Do you believe that God intervenes in the course of human history? It's important, church. Why would we trust science more than we trust God? And I'm not against science, I'm grateful for all the work they do, but the church has to believe that Almighty God has a stronger hand than any force that a human being can initiate. I want to finish a bit of the story, I think it's relevant. Esther 5 and verse 1, its says, "On the third day Esther put on her royal robes and she stood in the inner court in the palace, in front of the King's Hall. And the king was sitting on his royal throne in the hall, facing the entrance".

After Esther had fasted and prayed for three days, she put on her royal robes and went to see the king. If you went without a summons and the king didn't lower his scepter to welcome you, you know the story, you'd be executed. It was a harsh time. And Esther, after she'd prayed and fasted, and all those who attended her and all those who would stand with her, she put on her royal robes. I have an image of that. She's standing there as the queen, dressed in her royal finery. I love the image because I want to suggest an image to you. After we've humbled ourselves and we have repented, we have to put on our royal robes and present ourselves to the king. If we intend to change history, fasting and prayer and repentance is a pathway.

Listen to Isaiah 61 and verse 10. "I delight greatly in the Lord. My soul rejoices in my God, for he has clothed me with garments of salvation, and arrayed me in a robe of righteousness as a bridegroom adorns his head like a priest and a bride adorns herself with her jewels". When we have humbled ourselves and we understand we stand in the righteousness that is ours in Christ, and we stand clothed, not in our self righteousness, our filthy rags, but within the glorious provision of the redemptive work of God, we can come boldly the author of Hebrews says, before the throne of grace and find mercy to help us in our time of need. We have an assignment church. It's to be more than spectators who consume the news. And our hearts are filled with anguish and panic.

You want one more example? Ezra, he's a priest, he's in exile, and he's commissioned by the Persian king to lead a group of exiles to return to Jerusalem. He's entrusted with all of the hardware from the temple, the serving dishes and all the things that were necessary. They're made out of gold and silver and precious metals. He's traveling with tremendous wealth. And he's anxious, he's got to make a difficult trip of several hundred miles along trade routes that are occupied by thieves and brigands. And in Ezra 8:21, is says, "By the Ahava Canal, I proclaimed a fast so that we might humble ourselves before our God and ask him for a safe journey for us and our children, with all our possessions".

Isn't that what we're asking God for? A safe journey through this season of disruption and confusion and fear for ourselves and for all who are traveling with us and for our children? He said, "I was ashamed to ask the king for soldiers and horsemen to protect us. We had told the king the gracious hand of our God is on everyone who looks to him. So we fasted, and petitioned our God about this, and he answered our prayer". This is relevant to our history. Our nation was birthed by a group of men and women who committed themselves to unite in prayer and fasting.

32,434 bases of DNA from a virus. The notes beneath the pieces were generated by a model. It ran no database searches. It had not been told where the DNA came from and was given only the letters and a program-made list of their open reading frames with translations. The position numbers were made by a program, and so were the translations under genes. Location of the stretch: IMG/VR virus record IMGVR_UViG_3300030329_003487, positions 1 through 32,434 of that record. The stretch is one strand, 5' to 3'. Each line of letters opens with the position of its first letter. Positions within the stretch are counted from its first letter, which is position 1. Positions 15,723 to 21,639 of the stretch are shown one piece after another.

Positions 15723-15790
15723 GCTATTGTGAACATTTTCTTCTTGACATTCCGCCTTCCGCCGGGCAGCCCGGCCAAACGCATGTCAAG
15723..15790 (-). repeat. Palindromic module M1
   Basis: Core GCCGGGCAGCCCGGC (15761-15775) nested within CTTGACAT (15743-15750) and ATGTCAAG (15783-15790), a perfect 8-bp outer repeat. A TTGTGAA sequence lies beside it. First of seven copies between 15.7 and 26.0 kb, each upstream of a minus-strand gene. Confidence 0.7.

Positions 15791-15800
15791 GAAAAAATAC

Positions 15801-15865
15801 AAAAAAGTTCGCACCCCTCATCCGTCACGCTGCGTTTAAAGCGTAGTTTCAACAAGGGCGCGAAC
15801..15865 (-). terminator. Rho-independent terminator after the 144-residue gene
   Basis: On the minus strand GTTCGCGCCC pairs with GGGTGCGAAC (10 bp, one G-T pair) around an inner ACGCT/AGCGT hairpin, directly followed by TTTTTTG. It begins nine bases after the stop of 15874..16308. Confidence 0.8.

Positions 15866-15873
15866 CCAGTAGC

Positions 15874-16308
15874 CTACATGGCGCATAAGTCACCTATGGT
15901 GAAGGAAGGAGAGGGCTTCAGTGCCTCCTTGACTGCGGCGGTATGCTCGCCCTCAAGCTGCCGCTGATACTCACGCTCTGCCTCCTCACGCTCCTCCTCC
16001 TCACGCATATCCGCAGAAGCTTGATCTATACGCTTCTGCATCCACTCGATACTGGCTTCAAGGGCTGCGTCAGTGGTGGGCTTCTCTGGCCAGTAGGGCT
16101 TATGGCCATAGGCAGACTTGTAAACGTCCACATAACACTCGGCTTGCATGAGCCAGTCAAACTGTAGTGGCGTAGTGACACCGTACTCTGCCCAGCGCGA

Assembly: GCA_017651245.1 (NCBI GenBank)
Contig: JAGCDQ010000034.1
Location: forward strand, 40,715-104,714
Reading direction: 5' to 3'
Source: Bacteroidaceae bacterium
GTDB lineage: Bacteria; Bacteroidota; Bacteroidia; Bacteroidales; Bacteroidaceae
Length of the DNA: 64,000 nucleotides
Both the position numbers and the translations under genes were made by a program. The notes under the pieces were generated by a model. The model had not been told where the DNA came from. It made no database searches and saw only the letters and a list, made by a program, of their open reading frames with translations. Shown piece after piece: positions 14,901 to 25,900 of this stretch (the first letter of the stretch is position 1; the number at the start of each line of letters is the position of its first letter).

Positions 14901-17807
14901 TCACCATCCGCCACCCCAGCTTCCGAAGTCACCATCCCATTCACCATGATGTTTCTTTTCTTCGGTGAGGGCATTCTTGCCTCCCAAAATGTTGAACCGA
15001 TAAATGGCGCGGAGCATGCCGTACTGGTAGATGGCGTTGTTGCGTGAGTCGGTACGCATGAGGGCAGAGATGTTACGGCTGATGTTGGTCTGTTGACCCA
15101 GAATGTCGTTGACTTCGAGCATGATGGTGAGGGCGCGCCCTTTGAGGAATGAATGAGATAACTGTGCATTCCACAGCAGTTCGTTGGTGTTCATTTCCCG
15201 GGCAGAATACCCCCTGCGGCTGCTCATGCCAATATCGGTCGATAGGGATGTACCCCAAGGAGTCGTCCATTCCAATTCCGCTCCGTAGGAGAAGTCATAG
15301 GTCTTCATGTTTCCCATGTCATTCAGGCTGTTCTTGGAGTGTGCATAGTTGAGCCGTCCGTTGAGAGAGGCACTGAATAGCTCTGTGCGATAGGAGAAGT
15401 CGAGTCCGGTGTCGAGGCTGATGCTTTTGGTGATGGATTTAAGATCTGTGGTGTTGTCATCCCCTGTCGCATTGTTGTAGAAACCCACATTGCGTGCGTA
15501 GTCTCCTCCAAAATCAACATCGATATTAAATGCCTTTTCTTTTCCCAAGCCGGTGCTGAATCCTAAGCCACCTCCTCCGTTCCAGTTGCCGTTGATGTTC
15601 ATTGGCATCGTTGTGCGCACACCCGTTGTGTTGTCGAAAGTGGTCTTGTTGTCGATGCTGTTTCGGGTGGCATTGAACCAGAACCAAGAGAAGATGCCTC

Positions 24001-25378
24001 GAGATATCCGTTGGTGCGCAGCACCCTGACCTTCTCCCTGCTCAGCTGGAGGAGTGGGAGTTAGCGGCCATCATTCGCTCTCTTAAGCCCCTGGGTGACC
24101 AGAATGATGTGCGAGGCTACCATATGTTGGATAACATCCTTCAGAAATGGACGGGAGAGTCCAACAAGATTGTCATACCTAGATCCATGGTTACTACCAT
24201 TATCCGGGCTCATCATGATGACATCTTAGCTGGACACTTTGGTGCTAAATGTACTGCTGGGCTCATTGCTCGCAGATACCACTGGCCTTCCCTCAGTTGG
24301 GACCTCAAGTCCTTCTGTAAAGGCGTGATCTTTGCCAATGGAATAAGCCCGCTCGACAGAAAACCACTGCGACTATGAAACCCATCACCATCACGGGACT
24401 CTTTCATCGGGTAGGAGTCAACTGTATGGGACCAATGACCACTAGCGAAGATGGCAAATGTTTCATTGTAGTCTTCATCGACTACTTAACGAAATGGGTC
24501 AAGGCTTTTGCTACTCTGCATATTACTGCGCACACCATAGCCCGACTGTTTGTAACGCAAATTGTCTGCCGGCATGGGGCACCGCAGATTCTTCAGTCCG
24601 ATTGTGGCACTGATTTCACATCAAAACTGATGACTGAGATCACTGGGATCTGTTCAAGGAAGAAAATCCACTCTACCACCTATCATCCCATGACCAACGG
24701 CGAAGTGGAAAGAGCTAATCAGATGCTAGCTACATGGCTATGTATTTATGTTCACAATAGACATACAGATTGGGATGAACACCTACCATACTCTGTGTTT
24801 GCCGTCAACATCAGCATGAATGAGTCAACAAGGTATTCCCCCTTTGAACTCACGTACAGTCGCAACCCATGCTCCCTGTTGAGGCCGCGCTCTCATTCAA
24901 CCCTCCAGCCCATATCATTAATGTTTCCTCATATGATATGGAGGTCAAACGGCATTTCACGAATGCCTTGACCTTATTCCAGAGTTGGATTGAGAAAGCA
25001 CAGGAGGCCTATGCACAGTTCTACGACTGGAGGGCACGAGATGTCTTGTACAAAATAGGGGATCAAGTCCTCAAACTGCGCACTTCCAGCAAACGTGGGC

You've heard of the pilgrims? We have a holiday where they still at least get some partial billing, right? Buckles on their shoes, turkeys, remember the pilgrims? The pilgrims emerged from a sect within England, the Puritans. I don't have time to unpack the differences and the distinctions but William Bradford and the Pilgrims who helped found this nation or populate this continent, were consistently united in public prayer and fasting. It was a part of their lives, privately and publicly. I brought one example, I could have brought many because it's a part of William Bradford's writings. They were about to depart on the journey to cross the ocean. It says, "Being ready to depart, they had a day of solemn humiliation. Their pastor, John Robertson, took his text from Ezra 8:21".

Sound familiar? "By the Ahava Canal, I proclaimed a fast so that we might humble ourselves before our God and ask him for a safe journey for us and our children with all our possessions". Bradford goes on to write, "Upon which Robinson spent a good part of the day very profitably and suitable to their present occasion. The rest of the time was spent in pouring out prayers to the Lord with great fervency mixed with a abundance of tears". Did you know our nation was birthed by a group of people who stood together in prayer and fasting before they faced the challenges of their lives? That's our history.

"The practice of setting aside special days of prayer and fasting became an accepted part of life of the Plymouth colony. November 15th, 1636, a law was passed that allowed the governor and his assistants to command solemn days of humiliation by fasting. And also for Thanksgiving as the occasion shall be offered". What we're doing today is not a deviation from our history. We're asking God for his blessing, for his guidance, for his deliverance upon us, in this season of our history together. We refuse to simply consume the blessings of the sacrifices of those who have gone before us. We will take our place as the people of God in this generation.